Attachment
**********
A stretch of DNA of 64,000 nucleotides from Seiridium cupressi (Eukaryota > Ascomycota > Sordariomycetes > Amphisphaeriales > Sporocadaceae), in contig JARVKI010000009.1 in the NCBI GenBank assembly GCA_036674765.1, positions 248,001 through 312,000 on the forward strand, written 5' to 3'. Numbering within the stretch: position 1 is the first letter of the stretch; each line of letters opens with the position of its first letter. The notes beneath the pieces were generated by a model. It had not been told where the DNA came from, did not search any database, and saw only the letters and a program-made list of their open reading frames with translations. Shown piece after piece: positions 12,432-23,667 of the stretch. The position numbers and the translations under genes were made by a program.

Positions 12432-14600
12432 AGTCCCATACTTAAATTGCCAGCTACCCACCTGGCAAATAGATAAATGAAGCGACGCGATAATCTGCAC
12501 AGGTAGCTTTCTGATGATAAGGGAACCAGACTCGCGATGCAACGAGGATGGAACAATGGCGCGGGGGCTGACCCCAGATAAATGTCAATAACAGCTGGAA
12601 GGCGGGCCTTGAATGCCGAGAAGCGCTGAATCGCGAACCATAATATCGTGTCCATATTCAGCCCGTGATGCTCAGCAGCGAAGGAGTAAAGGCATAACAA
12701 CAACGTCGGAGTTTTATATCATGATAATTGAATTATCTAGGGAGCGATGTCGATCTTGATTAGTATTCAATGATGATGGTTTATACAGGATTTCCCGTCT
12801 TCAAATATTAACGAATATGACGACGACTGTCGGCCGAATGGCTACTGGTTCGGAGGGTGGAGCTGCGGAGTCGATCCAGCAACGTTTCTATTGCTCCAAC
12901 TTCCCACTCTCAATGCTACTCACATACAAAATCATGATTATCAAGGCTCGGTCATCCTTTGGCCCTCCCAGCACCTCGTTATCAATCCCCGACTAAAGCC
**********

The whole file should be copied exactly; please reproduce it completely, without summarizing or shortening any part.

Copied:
A stretch of DNA of 64,000 nucleotides from Seiridium cupressi (Eukaryota > Ascomycota > Sordariomycetes > Amphisphaeriales > Sporocadaceae), in contig JARVKI010000009.1 in the NCBI GenBank assembly GCA_036674765.1, positions 248,001 through 312,000 on the forward strand, written 5' to 3'. Numbering within the stretch: position 1 is the first letter of the stretch; each line of letters opens with the position of its first letter. The notes beneath the pieces were generated by a model. It had not been told where the DNA came from, did not search any database, and saw only the letters and a program-made list of their open reading frames with translations. Shown piece after piece: positions 12,432-23,667 of the stretch. The position numbers and the translations under genes were made by a program.

Positions 12432-14600
12432 AGTCCCATACTTAAATTGCCAGCTACCCACCTGGCAAATAGATAAATGAAGCGACGCGATAATCTGCAC
12501 AGGTAGCTTTCTGATGATAAGGGAACCAGACTCGCGATGCAACGAGGATGGAACAATGGCGCGGGGGCTGACCCCAGATAAATGTCAATAACAGCTGGAA
12601 GGCGGGCCTTGAATGCCGAGAAGCGCTGAATCGCGAACCATAATATCGTGTCCATATTCAGCCCGTGATGCTCAGCAGCGAAGGAGTAAAGGCATAACAA
12701 CAACGTCGGAGTTTTATATCATGATAATTGAATTATCTAGGGAGCGATGTCGATCTTGATTAGTATTCAATGATGATGGTTTATACAGGATTTCCCGTCT
12801 TCAAATATTAACGAATATGACGACGACTGTCGGCCGAATGGCTACTGGTTCGGAGGGTGGAGCTGCGGAGTCGATCCAGCAACGTTTCTATTGCTCCAAC
12901 TTCCCACTCTCAATGCTACTCACATACAAAATCATGATTATCAAGGCTCGGTCATCCTTTGGCCCTCCCAGCACCTCGTTATCAATCCCCGACTAAAGCC